Voting rights activists Valencia Richardson (LAW ’20) and Maydee Martinez (COL ’18) accepted appointments Jan. 23 to join the inaugural Puffin Fellows program, a fellowship from the Andrew Goodman Foundation that focuses on expanding voting access.
The foundation was founded in 1966 by the parents of civil rights and voting rights activist Andrew Goodman, who was murdered by members of the Ku Klux Klan in 1964. The foundation emphasizes voter mobilization through initiatives such as its Vote Everywhere program and its newly announced fellowship program.
The Puffin Fellows program is a multiyear fellowship targeted at graduate students, fostering activism and increased civic engagement. The five fellows hail from across the country, all with their own individualized focus.
Each fellow has had previous experience with the Andrew Goodman Foundation before being appointed to the cohort of fellows. Although each fellow has his or her own project, the fellows are intended to work collaboratively.
“We get to check in on each other, we have biweekly calls, so we really play a role in each other’s projects as far as keeping each other accountable and giving advice,” Richardson said in an interview with The Hoya.
Richardson’s project focuses on increasing voting access for students through reform of voter ID laws. She previously interned with the Andrew Goodman Foundation during her entire undergraduate career at Louisiana State University.
“My passion is accessibility,” Richardson said. “Specifically, how do we make it easier for students to vote, and what things are blocking and making it harder for people to vote?”
Throughout her time with the foundation, Richardson has helped lobby for legislation in Louisiana that requires four-year colleges and universities to conform their student IDs to state regulations that would allow students to use their university-issued IDs as valid voter identification.
House Bill 940, the bill Richardson promoted, now mandates public universities to design student IDs suitable to be used as voter IDs, according to the Andrew Goodman Foundation. Louisiana Gov. John Bel Edwards (D) signed the bill into law in June 2016, and it is set to take full effect in January 2019.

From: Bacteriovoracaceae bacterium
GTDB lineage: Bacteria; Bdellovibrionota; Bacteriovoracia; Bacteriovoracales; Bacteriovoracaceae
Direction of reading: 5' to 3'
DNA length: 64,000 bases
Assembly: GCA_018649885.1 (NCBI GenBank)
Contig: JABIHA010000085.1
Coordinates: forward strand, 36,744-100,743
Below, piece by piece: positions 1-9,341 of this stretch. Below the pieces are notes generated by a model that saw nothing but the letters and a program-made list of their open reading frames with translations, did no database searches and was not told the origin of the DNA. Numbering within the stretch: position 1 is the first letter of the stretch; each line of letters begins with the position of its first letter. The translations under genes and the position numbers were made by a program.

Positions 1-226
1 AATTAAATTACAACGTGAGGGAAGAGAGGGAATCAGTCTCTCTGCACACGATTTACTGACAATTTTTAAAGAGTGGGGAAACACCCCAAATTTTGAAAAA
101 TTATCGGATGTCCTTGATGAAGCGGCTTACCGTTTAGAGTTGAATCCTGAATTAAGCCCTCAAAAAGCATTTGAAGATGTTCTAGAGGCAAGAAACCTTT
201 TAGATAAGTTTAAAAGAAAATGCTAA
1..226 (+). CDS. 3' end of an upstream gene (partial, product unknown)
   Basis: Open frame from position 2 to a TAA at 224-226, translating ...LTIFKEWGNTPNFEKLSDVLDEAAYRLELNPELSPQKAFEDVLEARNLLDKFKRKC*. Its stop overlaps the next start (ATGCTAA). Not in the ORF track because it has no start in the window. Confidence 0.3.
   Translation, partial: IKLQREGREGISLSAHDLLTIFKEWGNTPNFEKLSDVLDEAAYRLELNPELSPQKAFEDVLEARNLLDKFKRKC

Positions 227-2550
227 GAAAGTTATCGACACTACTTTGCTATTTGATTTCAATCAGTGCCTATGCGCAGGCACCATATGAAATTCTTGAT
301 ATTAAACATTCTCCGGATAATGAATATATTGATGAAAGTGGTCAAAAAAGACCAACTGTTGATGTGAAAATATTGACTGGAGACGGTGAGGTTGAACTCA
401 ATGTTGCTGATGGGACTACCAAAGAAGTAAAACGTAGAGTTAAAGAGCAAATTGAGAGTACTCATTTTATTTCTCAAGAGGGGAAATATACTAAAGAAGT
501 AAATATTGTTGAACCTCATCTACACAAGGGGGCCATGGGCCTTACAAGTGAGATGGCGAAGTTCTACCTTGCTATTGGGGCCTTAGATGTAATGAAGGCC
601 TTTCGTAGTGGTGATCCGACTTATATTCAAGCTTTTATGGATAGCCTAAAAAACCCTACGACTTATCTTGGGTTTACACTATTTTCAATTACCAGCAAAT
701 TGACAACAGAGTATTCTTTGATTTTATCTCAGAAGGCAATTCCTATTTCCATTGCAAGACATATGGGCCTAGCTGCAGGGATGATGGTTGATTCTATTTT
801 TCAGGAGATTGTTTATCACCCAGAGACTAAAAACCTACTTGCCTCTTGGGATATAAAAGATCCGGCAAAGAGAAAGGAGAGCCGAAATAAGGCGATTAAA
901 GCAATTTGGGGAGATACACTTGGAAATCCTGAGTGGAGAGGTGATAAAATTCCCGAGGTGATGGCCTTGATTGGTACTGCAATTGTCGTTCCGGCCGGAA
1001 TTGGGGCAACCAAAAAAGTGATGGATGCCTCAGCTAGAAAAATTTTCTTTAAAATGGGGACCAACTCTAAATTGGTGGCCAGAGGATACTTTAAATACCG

Richardson said she is excited to expand her work to other states.
“The expansion of the work is so incredibly exciting,” Richardson said. “Using our experience and our resources to really just make huge changes to our communities. There are other states who are stricter than others regarding their ID policy for college students.”
Voting rights reforms are necessary to remedy the lower voter participation rates among college students, according to Richardson.
In the 2016 election, turnout among eligible voters between the ages of 18 and 35 was 49.4 percent, compared to 61.4 percent turnout for all voting-age adults.
“People in general not only underestimate our students, but they also don’t understand that students are interested in the issues that are facing them today,” Richardson said. “People largely underestimate the barriers by which they are blocked from being able to participate in our democracy. Instead of asking, ‘Why don’t students vote?’ We should all be reframing the question to: ‘Why can’t students vote?’ ”
A transfer student from Miami Dade College, Martinez is majoring in sociology with a minor in government. Martinez said she is committed to helping increase voter mobilization by working on projects she started as a leader in the Vote Everywhere intiative.
“By being part of the Puffin Fellows, I am continuing Andy’s legacy,” Martinez wrote in an email to The Hoya. “A lot of the work I did in my community prior coming to Georgetown was non-partisan work focused on getting my generation to take ownership of the world around them and make impactful change, starting at the local level.”
Martinez’s work emphasizes voter education and civic literacy. The program hopes to make voter education “accessible, fun and engaging,” according to Martinez.
“Voter education is the foundation of our democracy,” Martinez wrote. “How can we expect everyone to be registered and turnout for elections when the average person doesn’t fully understand how our government works, or the roles and responsibilities of our elected officials, especially on the local level?”
Martinez added she is “excited” about working with “such an incredible group of individuals that have already done amazing work in their communities.”
“I already consider them a family given the work and support we gave each other as ambassadors,” Martinez wrote.